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RSF mission finds alarming impact on press freedom in Swat valley following imposition of Islamic law

(RSF/IFEX) - The following is an abridged version of a 2 April 2009 RSF press release:

Fact-finding visit by Reporters Without Borders to Swat valley of fear

Reporters Without Borders is alarmed about the impact that the imposition of the Sharia (Islamic law) in Pakistan's northern Swat valley is having on press freedom. Following a fact-finding visit, the press freedom organisation urges both federal and provincial authorities and Taliban leaders to guarantee the freedom and safety of journalists in the region.

The growing use of violence that culminated in reporter Mosa Khankhel's murder in February 2009 is now compounded by a climate of fear and self-censorship that has turned the Swat valley into one of the world's most dangerous places for journalists, Reporters Without Borders said. It would be deplorable if Taliban groups used enforcement of the Sharia to restrict the freedom of expression of its inhabitants, including journalists, even more.

The fear imposed by the Taliban, including Maulana (religious leader) Qazi Fazlullah and his illegal radio broadcasts, is directly affecting free expression. The terror has increased the tendency of journalists to censor themselves. Women's rights and abuses committed by Maulana Fazlullah's followers are being covered less and less by the local press.

Maulana Sufi Muhammad, the founder of the Tehreek Nifaz-e-Shariah Muhammadi (Movement for the Enforcement of the Prophet Muhammad's Sharia TNSM), told Reporters Without Borders that he believed in press freedom. He nonetheless also claimed that the Sharia forbids discussing past events, including the actions of Taliban activists.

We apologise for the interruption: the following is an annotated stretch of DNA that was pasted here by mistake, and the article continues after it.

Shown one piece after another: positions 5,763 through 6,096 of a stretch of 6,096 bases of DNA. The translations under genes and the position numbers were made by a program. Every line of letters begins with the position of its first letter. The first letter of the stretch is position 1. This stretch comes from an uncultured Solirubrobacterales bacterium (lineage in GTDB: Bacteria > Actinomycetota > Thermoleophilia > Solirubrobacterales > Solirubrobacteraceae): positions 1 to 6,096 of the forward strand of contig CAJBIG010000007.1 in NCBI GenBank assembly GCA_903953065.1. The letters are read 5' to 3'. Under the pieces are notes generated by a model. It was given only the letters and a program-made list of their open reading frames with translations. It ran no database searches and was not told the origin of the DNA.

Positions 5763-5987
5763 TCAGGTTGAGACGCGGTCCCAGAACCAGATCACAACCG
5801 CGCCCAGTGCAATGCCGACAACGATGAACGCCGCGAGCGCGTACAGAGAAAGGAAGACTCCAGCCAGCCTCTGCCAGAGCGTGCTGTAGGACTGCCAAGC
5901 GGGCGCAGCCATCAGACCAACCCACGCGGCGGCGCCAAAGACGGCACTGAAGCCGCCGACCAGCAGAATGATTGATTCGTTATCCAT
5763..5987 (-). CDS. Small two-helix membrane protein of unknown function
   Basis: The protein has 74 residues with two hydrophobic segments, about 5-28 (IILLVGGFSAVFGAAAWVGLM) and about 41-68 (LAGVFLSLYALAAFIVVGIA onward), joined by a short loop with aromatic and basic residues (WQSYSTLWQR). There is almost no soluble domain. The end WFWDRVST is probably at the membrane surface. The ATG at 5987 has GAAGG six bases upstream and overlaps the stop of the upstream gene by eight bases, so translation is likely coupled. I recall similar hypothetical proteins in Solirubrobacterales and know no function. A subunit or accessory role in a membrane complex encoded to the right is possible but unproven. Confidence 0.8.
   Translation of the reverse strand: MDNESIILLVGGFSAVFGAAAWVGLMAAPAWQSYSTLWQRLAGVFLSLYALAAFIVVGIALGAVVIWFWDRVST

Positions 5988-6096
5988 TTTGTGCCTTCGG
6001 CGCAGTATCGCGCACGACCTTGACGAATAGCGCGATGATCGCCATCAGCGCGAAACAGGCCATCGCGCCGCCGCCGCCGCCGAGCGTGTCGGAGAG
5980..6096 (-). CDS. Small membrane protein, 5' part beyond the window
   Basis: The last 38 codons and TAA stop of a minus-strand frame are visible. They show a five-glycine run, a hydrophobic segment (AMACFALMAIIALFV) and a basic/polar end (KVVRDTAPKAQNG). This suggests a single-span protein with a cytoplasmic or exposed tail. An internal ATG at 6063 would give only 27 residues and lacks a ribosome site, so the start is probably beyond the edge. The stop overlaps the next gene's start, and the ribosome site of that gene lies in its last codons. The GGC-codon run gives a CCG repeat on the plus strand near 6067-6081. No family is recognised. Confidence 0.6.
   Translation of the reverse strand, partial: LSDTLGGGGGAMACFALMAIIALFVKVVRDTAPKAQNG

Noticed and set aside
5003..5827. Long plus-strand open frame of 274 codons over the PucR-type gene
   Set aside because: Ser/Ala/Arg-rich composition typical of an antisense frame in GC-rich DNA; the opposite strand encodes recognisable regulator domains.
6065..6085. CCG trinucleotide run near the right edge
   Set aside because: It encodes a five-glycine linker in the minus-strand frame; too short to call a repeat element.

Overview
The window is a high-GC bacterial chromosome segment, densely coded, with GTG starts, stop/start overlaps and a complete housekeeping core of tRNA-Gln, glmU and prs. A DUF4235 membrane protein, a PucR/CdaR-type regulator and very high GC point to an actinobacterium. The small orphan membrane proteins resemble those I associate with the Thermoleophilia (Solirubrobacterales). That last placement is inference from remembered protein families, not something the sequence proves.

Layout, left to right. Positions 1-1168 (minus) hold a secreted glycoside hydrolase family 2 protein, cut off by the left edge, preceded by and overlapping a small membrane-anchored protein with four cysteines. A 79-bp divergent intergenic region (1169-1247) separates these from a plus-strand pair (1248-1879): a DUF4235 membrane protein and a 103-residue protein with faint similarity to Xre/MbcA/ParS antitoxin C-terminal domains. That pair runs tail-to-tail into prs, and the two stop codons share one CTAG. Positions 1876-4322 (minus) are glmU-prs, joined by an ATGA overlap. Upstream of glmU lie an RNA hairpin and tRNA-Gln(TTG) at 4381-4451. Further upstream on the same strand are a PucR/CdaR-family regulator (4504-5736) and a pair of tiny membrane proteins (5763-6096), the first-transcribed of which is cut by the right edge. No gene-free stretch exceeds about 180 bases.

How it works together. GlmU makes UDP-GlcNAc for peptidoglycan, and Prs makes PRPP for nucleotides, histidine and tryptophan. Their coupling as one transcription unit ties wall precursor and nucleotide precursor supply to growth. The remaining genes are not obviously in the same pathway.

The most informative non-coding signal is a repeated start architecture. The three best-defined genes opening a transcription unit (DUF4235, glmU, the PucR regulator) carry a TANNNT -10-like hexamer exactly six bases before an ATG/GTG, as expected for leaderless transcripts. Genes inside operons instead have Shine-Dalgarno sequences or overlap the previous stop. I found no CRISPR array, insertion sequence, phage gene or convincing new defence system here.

The Taliban are imposing their law in the region, forbidding women to go out unaccompanied and unveiled, and have destroyed more than 100 schools for girls. They also forbid any criticism of Islam and punish those who listen to music or sell DVDs.

The 16 February 2009 accord allowing Islamic courts and enforcement of the Sharia in the Swat valley in return for an end to fighting by the militants has restored a semblance of stability but has already had a negative impact on press freedom. Independent journalism is going to be more and more difficult, a TV reporter said. "Who is going to protect me from the Taliban militants operating openly in the towns and villages? We are no longer going to be able to do independent reporting on the activities of the Taliban."

The media have been badly scarred by the two years of fighting, in which journalists have been caught in the crossfire between the army and the Taliban. Both sides have prevented the press from talking about the atrocities that have been committed in the name of enforcement of the Sharia or the fight against terrorism.

For the full text of this release, see: http://www.rsf.org/article.php3?id_article=30742

For further information on the Khankhel case, see: http://www.ifex.org/en/content/view/full/100898

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